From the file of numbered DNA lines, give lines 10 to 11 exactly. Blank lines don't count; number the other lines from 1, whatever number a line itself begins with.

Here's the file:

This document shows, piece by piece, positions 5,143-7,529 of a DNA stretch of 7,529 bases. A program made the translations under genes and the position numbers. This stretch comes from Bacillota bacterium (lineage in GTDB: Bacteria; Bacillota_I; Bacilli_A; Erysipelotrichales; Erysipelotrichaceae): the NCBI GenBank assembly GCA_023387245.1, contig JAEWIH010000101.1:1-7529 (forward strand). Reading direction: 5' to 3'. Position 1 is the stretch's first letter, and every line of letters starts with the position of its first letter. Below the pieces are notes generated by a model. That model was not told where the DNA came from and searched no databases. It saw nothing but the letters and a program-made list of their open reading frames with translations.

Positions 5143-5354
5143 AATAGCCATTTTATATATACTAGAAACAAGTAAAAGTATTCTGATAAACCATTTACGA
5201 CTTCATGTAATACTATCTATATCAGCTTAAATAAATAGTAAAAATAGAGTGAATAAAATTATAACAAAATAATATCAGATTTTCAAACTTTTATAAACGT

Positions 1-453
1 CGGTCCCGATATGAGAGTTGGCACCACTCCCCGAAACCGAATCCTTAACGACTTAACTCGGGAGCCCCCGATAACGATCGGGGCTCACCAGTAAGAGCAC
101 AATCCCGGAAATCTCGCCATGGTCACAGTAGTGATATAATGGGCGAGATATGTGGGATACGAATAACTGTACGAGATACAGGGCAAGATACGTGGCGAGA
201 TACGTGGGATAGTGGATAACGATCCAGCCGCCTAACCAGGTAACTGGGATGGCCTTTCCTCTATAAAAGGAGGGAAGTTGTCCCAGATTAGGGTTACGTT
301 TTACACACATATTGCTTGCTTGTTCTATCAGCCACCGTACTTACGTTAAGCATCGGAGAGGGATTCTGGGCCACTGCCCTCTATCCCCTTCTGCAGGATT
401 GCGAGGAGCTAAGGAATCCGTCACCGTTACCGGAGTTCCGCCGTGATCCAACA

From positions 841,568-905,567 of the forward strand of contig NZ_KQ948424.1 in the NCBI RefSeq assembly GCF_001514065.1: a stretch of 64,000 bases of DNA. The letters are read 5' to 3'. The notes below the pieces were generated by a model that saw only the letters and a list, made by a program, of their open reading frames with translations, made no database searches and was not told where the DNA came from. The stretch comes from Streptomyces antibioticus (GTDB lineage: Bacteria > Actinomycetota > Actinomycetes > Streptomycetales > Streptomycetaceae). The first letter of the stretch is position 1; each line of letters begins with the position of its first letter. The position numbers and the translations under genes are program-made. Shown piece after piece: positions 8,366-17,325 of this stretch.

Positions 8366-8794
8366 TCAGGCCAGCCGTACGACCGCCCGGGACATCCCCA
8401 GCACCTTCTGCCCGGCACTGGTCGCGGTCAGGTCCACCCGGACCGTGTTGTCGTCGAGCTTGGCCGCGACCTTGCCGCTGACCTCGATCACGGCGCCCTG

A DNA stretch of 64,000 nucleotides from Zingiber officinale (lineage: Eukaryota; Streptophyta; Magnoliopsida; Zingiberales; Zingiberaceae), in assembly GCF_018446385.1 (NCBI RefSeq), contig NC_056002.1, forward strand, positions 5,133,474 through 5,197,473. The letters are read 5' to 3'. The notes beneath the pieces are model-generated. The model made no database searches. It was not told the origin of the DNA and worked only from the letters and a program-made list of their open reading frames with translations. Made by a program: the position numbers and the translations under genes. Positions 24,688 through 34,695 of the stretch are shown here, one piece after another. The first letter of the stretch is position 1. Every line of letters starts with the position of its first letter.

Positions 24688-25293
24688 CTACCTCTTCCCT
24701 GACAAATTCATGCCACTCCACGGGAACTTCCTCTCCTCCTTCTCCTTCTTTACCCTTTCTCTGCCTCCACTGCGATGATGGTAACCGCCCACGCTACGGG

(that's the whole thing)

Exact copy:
401 GCGAGGAGCTAAGGAATCCGTCACCGTTACCGGAGTTCCGCCGTGATCCAACA

From positions 841,568-905,567 of the forward strand of contig NZ_KQ948424.1 in the NCBI RefSeq assembly GCF_001514065.1: a stretch of 64,000 bases of DNA. The letters are read 5' to 3'. The notes below the pieces were generated by a model that saw only the letters and a list, made by a program, of their open reading frames with translations, made no database searches and was not told where the DNA came from. The stretch comes from Streptomyces antibioticus (GTDB lineage: Bacteria > Actinomycetota > Actinomycetes > Streptomycetales > Streptomycetaceae). The first letter of the stretch is position 1; each line of letters begins with the position of its first letter. The position numbers and the translations under genes are program-made. Shown piece after piece: positions 8,366-17,325 of this stretch.